I just finished reading this article on Capenews.net about a school that banned all nut products. The school has already taken precautions of ‘nut free classrooms and lunch tables.’ I am curious to know what parents think about this?
The ban was very controversial in the article. One parent believed that she was speaking for the majority by asking why her child couldn’t bring a peanut butter sandwich to school. Others also agreed that it gives a false sense of security, because ensuring that it is nut free is impossible. I agree with this. I think it certainly does give people a false sense of security. No where will you find a 100 percent guarantee that a place is allergen free. I think it takes away the responsibility from the child, and helps them to believe that in life they will always be in environments where no allergens exist.
Since I have always been the minority, having allergies since I was a baby and not knowing anyone else with them, I was never raised in an environment with this false sense of security. If my children some day have allergies, I will also want to raise them in an environment where there is no false sense of security, and where they must learn to take responsibility. It is truly up to the parents to empower their children to learn how to take responsibility for themselves. If parents do that, then no matter where their child is, they will be safer knowing how to keep themselves safe, and by knowing what they need to do. Whereas if children are raised thinking they are always safe when they are not, and are not shown how to take care of themselves, then how will they be able to go out in the world one day on their own? Parents can not always be by their child’s side every step of the way. They also need to learn to let go.
Educating people about allergies is important, and taking precautions is certainly significant. I think which precautions are taken is what is most important. Education is really the key to helping your child. It is the way to empower them!
One of the woman that was quoted in the article also commented how that woman didn’t understand. The woman in the article commented back saying, “I learned so much about these disabled kids and the lives they have to live. But I am just a normal person with normal kids, so it took a little bit of time.” I have to admit I was extremely offended by this woman. Normal? Am I not ‘normal’ because I have allergies? These kids are ‘disabled?’ It doesn’t sound like she has learned much since! She is someone who truly needs to be educated about allergies!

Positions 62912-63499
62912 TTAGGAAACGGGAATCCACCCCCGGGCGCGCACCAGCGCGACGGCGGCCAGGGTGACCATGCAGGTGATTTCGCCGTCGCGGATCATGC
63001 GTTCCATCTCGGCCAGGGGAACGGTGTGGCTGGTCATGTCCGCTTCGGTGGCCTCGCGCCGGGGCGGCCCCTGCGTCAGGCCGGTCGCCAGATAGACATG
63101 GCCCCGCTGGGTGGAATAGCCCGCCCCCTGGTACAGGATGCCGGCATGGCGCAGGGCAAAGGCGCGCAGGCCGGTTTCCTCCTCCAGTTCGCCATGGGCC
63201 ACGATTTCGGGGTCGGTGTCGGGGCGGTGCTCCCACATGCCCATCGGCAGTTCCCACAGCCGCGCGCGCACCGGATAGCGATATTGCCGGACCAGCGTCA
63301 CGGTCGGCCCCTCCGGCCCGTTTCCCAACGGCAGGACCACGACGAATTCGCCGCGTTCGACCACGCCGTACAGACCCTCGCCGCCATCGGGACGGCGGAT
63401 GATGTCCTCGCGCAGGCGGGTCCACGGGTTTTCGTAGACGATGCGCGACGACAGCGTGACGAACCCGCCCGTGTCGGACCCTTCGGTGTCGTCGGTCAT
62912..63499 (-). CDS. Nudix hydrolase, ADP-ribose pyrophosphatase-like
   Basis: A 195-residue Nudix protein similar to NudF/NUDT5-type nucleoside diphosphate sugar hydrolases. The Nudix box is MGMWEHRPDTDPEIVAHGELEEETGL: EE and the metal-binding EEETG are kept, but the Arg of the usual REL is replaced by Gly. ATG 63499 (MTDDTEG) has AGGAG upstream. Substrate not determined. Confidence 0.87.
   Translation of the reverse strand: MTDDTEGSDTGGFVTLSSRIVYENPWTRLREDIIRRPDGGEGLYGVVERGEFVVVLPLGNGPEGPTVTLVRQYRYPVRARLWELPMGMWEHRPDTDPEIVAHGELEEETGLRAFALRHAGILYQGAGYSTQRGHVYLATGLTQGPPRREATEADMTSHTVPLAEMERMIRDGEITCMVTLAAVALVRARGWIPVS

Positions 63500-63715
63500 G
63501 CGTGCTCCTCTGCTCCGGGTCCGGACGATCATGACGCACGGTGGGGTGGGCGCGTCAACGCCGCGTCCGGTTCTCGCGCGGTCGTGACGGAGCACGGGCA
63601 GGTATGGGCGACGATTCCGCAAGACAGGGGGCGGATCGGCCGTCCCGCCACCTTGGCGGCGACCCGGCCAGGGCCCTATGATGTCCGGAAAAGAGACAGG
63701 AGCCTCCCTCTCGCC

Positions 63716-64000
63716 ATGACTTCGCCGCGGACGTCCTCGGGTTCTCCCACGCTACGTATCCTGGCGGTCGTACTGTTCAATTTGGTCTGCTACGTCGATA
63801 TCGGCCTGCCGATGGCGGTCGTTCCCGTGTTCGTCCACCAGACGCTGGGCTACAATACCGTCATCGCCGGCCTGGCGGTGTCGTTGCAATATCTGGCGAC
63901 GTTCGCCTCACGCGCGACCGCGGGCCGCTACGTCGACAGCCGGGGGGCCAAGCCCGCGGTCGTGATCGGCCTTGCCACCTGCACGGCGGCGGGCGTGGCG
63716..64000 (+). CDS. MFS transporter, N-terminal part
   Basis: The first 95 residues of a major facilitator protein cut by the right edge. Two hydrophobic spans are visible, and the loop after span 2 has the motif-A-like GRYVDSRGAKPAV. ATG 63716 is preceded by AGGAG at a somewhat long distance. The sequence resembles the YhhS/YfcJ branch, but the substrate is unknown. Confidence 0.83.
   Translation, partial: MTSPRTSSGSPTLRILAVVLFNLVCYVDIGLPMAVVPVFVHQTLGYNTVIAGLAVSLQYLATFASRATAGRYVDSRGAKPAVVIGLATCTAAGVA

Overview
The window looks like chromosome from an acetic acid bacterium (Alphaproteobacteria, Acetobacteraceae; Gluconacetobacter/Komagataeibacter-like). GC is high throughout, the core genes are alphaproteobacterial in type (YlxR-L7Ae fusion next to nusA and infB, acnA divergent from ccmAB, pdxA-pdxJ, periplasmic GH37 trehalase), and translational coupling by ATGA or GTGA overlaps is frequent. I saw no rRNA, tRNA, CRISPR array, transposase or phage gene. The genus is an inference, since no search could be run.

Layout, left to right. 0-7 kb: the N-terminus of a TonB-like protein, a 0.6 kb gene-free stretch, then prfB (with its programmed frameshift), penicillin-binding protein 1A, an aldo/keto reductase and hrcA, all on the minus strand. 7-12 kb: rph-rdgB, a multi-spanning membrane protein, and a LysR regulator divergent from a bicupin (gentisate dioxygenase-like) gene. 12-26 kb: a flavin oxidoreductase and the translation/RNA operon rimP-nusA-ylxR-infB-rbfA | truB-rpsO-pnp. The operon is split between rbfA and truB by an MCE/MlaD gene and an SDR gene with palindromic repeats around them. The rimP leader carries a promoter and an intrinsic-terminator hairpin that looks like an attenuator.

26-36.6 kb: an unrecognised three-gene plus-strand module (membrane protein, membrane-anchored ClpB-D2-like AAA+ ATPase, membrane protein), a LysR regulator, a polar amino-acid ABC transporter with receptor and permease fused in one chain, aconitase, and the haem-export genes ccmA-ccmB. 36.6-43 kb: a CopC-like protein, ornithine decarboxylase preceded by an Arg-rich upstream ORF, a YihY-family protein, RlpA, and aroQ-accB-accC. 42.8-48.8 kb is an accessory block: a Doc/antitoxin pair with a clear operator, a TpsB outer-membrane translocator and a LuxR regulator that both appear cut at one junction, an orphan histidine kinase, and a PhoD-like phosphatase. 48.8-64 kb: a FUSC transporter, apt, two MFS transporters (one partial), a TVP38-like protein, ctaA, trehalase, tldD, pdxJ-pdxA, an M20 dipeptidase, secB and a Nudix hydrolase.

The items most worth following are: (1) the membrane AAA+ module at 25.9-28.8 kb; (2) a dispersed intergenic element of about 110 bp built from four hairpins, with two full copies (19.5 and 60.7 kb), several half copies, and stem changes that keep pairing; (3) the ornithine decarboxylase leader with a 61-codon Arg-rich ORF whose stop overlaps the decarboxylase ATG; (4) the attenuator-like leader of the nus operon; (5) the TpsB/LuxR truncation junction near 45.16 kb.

When I read this article, I was truly startled by the word ‘disability.’ I don’t feel like I have a disability. Sure, I have something that I have had to learn to cope with, but never once have I felt like I am disabled in some way. I feel very lucky for what I can eat and do. I would never say that I have a disability though! I just don’t think that is the right word, because I can still do everything I want to do for the most part. I don’t feel any inhibition to do anything. I travel, I live in other countries, I work, I live a ‘normal’ life. Yes, I can’t eat anything I see, but I don’t feel disabled by that. Certainly I feel disappointed sometimes, but not disabled, because I know how to take care of myself and I was given the tools that empowered me to believe that I can do what I want to do, allergies or not!
I can totally understand how the word “disability” would stun you, but honestly I kind of feel that it fits. The goal is for disabled children to learn to cope with their disabilities such that they are always there but should not hinder them from thriving and living a full life – much like coping with food allergies. Think about children with Dislexia. They do learn to read and function despite the disability. In fact, I taught a student who is blind, and he was incredibly adventurous and high functioning. He navigated the school building on his own, learned in a mainstream honors classroom, and had been both rock climbing and sky diving. His parents, like yours, had empowered him instead of disempowering him. In some ways, disabilities can actually be less of a daily hinderance than food allergies. It’s how you cope (and you’re doing a great job!).